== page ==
Joshua Wright

Pig and Arable Farmer

I am currently in the process of taking over the tenancy on my family farm. We run a small pig breeding unit and will eventually be farming 120 acres of arable land. We farm on an estate just south of Leeds.

Being a farmer is all I have ever wanted to do. From the age of 3 that was my dream. Every school holiday was spent on the farm helping my grandad with whatever he was doing. And like most farming lads as soon as I could reach the pedals I was driving whatever machinery I could get my hands on.

I am just about to realise my dream. I’m in the process of taking on a new tenancy, for the family farm, with extra hectarage. This wouldn’t have been possible of course without the help of my grandfather, and I realise how lucky I am for the opportunity.

We currently run a pig breeding unit and grow wheat and winter and spring barley. Some of which we sell out; the rest is used as feed for the sows.

When I left school I enrolled at Askham Bryan College, initially on a Countryside and Environment course but then I transferred onto the degree course in Agriculture with Land Management. Realising that if I wanted to fulfil my dreams I needed a relevant qualification in Agriculture.

I graduated from Askham with a degree in Agriculture and needed to get a job away from the farm, as the farm wasn’t big enough at the time. So I landed myself with a job at a local feed mill; running the press machines making compound feeds.

I guess I knew I was gay from the age of 13 or 14 and I spent most of my teenage years battling with myself. I used to tell myself that if I wanted to be a farmer I couldn’t be gay. Farmers can’t be gay.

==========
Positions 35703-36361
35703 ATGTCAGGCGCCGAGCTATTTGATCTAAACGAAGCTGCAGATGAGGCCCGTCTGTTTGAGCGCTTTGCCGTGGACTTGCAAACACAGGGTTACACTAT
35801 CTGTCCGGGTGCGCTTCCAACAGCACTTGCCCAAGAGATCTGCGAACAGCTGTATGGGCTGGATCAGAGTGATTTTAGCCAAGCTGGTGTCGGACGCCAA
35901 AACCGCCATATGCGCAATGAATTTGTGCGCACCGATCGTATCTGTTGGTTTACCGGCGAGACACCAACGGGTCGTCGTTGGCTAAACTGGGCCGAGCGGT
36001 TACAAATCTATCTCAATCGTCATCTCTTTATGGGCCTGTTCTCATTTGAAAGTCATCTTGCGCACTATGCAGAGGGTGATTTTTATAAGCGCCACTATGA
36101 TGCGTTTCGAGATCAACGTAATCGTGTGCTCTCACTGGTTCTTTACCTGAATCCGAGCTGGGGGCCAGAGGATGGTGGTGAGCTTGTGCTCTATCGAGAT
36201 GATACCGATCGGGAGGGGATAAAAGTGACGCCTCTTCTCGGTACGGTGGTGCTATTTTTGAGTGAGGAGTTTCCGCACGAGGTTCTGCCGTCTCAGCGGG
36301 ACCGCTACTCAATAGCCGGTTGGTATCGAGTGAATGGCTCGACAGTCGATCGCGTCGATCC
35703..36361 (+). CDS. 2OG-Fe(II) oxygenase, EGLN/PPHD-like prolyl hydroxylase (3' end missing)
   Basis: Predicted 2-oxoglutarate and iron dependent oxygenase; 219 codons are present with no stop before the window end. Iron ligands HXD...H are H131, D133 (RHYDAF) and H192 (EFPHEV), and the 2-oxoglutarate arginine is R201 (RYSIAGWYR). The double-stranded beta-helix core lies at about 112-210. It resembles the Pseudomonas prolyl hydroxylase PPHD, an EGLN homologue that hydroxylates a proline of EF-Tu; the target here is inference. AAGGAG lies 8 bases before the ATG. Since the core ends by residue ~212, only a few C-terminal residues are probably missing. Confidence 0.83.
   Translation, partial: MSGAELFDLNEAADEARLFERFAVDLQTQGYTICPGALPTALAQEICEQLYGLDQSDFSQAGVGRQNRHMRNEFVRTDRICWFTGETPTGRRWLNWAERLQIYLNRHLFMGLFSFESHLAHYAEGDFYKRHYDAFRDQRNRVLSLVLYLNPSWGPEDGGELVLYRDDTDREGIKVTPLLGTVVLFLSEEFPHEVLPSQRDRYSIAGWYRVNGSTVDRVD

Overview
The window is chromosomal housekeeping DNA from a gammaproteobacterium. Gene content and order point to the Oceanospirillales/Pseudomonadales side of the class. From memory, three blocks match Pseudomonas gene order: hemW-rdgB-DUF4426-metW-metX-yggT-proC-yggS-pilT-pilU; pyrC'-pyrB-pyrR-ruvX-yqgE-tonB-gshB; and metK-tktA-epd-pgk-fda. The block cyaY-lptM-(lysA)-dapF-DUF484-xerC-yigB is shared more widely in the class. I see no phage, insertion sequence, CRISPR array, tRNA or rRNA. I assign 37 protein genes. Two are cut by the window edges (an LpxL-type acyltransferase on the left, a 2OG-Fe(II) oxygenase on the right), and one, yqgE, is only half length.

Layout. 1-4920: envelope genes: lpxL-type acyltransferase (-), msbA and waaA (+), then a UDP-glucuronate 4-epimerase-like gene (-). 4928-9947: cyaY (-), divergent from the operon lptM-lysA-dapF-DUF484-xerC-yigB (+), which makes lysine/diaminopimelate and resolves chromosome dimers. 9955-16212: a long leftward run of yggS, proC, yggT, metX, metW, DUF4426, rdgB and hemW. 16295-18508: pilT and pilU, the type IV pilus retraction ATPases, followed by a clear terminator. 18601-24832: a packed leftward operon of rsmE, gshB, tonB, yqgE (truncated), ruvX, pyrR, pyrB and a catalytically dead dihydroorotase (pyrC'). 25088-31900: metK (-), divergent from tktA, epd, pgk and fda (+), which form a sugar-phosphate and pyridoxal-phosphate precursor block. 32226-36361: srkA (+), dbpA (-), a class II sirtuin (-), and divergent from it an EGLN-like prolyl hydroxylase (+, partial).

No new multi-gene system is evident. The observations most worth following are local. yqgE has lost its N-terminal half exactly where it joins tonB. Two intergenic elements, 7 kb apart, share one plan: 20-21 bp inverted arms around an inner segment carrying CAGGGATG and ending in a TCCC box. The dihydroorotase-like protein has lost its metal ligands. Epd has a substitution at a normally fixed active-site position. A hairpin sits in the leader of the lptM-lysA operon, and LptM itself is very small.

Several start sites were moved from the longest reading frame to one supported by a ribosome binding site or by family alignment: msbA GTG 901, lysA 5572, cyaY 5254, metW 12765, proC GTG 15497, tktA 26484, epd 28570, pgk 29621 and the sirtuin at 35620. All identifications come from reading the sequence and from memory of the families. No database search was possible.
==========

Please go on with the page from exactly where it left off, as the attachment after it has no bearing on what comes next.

I didn’t come out until I was 22 and I’ll always remember the day I told my mum I was gay, it was far from glamorous. I hadn’t been myself for weeks and although I didn’t live with my mother, she knew something was wrong. They always know when something is wrong. To cut a long story short, we were on our way to Aldi, and I thought that was the perfect moment to say those three words I had wanted to say for so many years.

It instantly felt like the weight of the world had been lifted from my shoulders and the knot in the pit of my stomach was instantly untied. The relief was unbelievable.

I’ve never really had “the conversation” with the rest of my family which is one thing, looking back, I regret. I wish I had told them myself instead of letting them find out from other people.

Not long after I came out I met my current partner and we’ve been together 5 years, which has passed by in two shakes of a lamb’s tail.

Everyone has accepted me for who I am and I guess for that I am pretty lucky.

I’ve never had any negative comments directed straight at me, there are probably comments made behind my back but they’re behind me and I can’t hear them. I think my confidence in who I am as a person has helped me greatly with this. I know who I am and who I want to be and I’ve battled long and hard to get that confidence.

I always remember a friend of mine – who I met whilst I was on jury service -saying to me “You found it harder to admit you were a Conservative than you did to tell us you were gay!” Although I never shout about the fact I’m gay, if I’m asked I never lie. I will always tell the truth.

As my grandad always says; it takes a lot to make a world. If we were all the same it would be a boring place to be.

If you find the confidence to be true to yourself, your life will almost certainly change for the better. The people you need in your life will always be in your life no matter who you choose to love.

Elizabeth ElcoateJoshua Wright